By Daniel Schwabauer Writers tend to be predominately either Wordsmiths or Storytellers. Recognizing your own tendencies is not a magic formula for writing success, but it can be enlightening.
By Daniel Schwabauer Learning to write well means, in part, discovering where your talents really lie. It means uncovering your writing identity. What forgeable skills do you possess? Can you tell the difference between hardwood and iron ore?
Tineke Bryson, Staff: Brooding is uncomfortable. Embarrassing. It’s difficult to see the point, and while I wonder what the point could be, I brood some more. What should I do with my book? Should it be fiction or nonfiction? Should I scrap the manuscript and start over?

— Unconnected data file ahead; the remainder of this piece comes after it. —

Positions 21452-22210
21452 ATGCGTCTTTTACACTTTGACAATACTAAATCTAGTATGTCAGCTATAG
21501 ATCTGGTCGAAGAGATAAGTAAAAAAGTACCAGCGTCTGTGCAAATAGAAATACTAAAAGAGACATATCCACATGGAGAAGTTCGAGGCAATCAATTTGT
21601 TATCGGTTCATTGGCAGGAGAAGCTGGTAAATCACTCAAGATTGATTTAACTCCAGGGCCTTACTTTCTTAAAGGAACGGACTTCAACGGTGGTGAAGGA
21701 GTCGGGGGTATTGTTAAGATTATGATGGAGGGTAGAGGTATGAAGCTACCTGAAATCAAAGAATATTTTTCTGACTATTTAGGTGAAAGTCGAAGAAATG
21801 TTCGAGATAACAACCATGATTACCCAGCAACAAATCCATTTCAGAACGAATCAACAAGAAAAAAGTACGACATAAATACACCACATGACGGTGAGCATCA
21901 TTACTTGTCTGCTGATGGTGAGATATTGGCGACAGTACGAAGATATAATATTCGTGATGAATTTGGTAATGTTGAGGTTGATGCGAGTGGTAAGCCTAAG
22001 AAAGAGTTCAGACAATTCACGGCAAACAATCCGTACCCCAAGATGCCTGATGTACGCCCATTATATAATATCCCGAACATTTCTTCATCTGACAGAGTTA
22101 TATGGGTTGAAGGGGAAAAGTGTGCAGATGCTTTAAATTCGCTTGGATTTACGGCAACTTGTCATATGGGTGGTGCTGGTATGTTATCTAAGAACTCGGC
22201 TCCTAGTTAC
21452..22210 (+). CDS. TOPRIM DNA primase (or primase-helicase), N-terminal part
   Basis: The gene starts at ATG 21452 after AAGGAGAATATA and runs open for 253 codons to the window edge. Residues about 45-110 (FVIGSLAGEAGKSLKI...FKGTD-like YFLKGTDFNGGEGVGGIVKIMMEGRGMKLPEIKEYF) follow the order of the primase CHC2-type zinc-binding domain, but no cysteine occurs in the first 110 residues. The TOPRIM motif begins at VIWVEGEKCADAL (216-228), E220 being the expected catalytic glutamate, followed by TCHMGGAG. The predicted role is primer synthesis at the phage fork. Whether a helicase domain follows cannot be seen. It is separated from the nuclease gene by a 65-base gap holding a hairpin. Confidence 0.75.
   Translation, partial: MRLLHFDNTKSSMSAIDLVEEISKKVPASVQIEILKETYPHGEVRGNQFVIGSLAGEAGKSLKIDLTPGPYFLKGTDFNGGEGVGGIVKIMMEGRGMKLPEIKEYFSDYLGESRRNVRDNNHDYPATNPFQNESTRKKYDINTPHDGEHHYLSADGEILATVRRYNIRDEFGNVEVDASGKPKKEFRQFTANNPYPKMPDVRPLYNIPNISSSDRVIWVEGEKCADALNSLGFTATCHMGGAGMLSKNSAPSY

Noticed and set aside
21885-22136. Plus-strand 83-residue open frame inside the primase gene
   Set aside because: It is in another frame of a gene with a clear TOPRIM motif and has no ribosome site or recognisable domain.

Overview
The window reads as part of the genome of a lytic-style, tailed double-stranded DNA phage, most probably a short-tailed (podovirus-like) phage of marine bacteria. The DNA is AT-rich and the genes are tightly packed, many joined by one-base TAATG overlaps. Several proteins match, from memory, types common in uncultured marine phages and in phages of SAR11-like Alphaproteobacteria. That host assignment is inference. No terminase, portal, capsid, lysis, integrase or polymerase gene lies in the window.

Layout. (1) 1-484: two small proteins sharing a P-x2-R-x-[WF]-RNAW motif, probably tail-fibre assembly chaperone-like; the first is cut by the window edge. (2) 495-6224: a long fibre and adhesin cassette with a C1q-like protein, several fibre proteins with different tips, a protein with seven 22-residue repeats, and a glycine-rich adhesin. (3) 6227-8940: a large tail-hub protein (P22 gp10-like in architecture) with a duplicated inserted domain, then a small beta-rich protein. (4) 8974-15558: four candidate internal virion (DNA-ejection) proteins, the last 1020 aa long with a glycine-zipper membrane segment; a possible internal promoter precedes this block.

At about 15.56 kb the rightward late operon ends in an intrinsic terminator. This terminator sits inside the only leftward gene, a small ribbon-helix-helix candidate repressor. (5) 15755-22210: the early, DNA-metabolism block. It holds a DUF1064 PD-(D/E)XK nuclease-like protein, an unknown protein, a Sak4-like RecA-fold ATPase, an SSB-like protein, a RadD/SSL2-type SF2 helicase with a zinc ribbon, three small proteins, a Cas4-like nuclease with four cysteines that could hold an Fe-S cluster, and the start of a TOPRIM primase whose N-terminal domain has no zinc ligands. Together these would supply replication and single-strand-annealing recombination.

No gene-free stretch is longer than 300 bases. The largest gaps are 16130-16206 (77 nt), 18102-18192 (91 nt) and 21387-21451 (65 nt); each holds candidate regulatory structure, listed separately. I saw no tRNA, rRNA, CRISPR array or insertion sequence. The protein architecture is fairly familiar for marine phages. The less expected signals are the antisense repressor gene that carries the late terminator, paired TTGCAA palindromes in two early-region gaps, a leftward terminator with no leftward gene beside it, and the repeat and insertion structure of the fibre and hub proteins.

Brynn Fitzsimmons, Guest Contributor: Studying writing in college has repeatedly made me question whether I love writing enough to finish—or even like writing anymore at all. I want to share why I’ve had such a difficult time and how to avoid the discouragement I faced.
By Gabrielle Schwabauer, Staff Writer: Do you get burnt out partway through a rough draft because of the numerous story problems you encounter? Whether you set out with a careful outline or write by the seat of your pants, it may help to tune your ear to your own internal voice.